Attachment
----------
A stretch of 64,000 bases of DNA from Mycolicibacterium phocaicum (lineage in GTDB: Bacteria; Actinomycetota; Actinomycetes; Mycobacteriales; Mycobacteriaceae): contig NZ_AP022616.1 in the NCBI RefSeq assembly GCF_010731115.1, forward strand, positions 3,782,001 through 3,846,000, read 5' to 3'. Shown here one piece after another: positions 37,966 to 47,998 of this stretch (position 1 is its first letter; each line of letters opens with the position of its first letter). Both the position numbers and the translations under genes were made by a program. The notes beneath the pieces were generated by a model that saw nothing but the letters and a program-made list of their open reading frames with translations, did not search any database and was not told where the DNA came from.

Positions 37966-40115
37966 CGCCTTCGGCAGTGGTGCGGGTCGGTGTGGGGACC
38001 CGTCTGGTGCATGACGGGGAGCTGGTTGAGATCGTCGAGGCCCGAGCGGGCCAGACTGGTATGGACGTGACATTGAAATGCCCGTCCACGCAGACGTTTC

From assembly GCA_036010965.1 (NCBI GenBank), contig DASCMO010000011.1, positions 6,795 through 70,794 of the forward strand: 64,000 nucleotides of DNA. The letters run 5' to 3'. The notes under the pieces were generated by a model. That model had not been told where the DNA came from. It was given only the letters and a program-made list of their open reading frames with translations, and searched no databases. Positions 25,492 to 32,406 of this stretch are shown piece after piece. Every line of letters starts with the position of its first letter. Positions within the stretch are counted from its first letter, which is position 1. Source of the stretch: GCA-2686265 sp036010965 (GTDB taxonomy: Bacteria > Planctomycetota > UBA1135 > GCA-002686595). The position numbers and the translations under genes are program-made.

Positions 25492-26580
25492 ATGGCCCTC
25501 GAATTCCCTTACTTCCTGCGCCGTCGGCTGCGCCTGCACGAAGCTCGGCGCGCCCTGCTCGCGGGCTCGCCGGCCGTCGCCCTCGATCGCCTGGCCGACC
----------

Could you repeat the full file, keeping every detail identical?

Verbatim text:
A stretch of 64,000 bases of DNA from Mycolicibacterium phocaicum (lineage in GTDB: Bacteria; Actinomycetota; Actinomycetes; Mycobacteriales; Mycobacteriaceae): contig NZ_AP022616.1 in the NCBI RefSeq assembly GCF_010731115.1, forward strand, positions 3,782,001 through 3,846,000, read 5' to 3'. Shown here one piece after another: positions 37,966 to 47,998 of this stretch (position 1 is its first letter; each line of letters opens with the position of its first letter). Both the position numbers and the translations under genes were made by a program. The notes beneath the pieces were generated by a model that saw nothing but the letters and a program-made list of their open reading frames with translations, did not search any database and was not told where the DNA came from.

Positions 37966-40115
37966 CGCCTTCGGCAGTGGTGCGGGTCGGTGTGGGGACC
38001 CGTCTGGTGCATGACGGGGAGCTGGTTGAGATCGTCGAGGCCCGAGCGGGCCAGACTGGTATGGACGTGACATTGAAATGCCCGTCCACGCAGACGTTTC

From assembly GCA_036010965.1 (NCBI GenBank), contig DASCMO010000011.1, positions 6,795 through 70,794 of the forward strand: 64,000 nucleotides of DNA. The letters run 5' to 3'. The notes under the pieces were generated by a model. That model had not been told where the DNA came from. It was given only the letters and a program-made list of their open reading frames with translations, and searched no databases. Positions 25,492 to 32,406 of this stretch are shown piece after piece. Every line of letters starts with the position of its first letter. Positions within the stretch are counted from its first letter, which is position 1. Source of the stretch: GCA-2686265 sp036010965 (GTDB taxonomy: Bacteria > Planctomycetota > UBA1135 > GCA-002686595). The position numbers and the translations under genes are program-made.

Positions 25492-26580
25492 ATGGCCCTC
25501 GAATTCCCTTACTTCCTGCGCCGTCGGCTGCGCCTGCACGAAGCTCGGCGCGCCCTGCTCGCGGGCTCGCCGGCCGTCGCCCTCGATCGCCTGGCCGACC